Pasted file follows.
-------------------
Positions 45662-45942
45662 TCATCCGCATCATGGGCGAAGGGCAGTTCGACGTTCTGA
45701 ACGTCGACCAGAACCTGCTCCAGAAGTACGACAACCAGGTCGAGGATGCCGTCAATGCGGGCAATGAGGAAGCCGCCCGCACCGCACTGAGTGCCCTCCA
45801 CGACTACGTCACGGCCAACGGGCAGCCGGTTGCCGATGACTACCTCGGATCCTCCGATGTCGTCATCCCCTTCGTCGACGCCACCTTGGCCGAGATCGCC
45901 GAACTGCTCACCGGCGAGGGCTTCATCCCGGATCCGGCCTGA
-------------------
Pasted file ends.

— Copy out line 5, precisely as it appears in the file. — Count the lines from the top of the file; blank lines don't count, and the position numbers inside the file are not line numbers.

45901 GAACTGCTCACCGGCGAGGGCTTCATCCCGGATCCGGCCTGA